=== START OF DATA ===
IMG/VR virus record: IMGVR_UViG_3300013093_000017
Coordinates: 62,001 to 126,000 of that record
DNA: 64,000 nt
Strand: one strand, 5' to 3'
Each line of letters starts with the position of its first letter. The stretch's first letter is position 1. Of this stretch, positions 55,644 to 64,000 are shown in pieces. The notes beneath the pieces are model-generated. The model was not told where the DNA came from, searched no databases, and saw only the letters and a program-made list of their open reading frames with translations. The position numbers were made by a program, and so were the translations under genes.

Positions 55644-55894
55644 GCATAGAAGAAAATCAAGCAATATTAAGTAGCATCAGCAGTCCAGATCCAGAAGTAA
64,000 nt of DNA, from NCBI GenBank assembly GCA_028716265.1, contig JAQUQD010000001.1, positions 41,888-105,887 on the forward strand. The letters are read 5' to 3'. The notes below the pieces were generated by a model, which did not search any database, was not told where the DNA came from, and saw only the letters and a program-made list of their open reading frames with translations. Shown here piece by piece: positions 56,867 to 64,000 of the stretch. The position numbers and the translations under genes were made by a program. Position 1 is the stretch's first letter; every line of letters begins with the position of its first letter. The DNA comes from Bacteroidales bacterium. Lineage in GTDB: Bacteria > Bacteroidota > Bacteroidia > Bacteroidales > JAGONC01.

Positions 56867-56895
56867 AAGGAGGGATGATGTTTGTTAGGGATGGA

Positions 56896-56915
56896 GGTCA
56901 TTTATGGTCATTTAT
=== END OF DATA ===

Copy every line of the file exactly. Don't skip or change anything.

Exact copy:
IMG/VR virus record: IMGVR_UViG_3300013093_000017
Coordinates: 62,001 to 126,000 of that record
DNA: 64,000 nt
Strand: one strand, 5' to 3'
Each line of letters starts with the position of its first letter. The stretch's first letter is position 1. Of this stretch, positions 55,644 to 64,000 are shown in pieces. The notes beneath the pieces are model-generated. The model was not told where the DNA came from, searched no databases, and saw only the letters and a program-made list of their open reading frames with translations. The position numbers were made by a program, and so were the translations under genes.

Positions 55644-55894
55644 GCATAGAAGAAAATCAAGCAATATTAAGTAGCATCAGCAGTCCAGATCCAGAAGTAA
64,000 nt of DNA, from NCBI GenBank assembly GCA_028716265.1, contig JAQUQD010000001.1, positions 41,888-105,887 on the forward strand. The letters are read 5' to 3'. The notes below the pieces were generated by a model, which did not search any database, was not told where the DNA came from, and saw only the letters and a program-made list of their open reading frames with translations. Shown here piece by piece: positions 56,867 to 64,000 of the stretch. The position numbers and the translations under genes were made by a program. Position 1 is the stretch's first letter; every line of letters begins with the position of its first letter. The DNA comes from Bacteroidales bacterium. Lineage in GTDB: Bacteria > Bacteroidota > Bacteroidia > Bacteroidales > JAGONC01.

Positions 56867-56895
56867 AAGGAGGGATGATGTTTGTTAGGGATGGA

Positions 56896-56915
56896 GGTCA
56901 TTTATGGTCATTTAT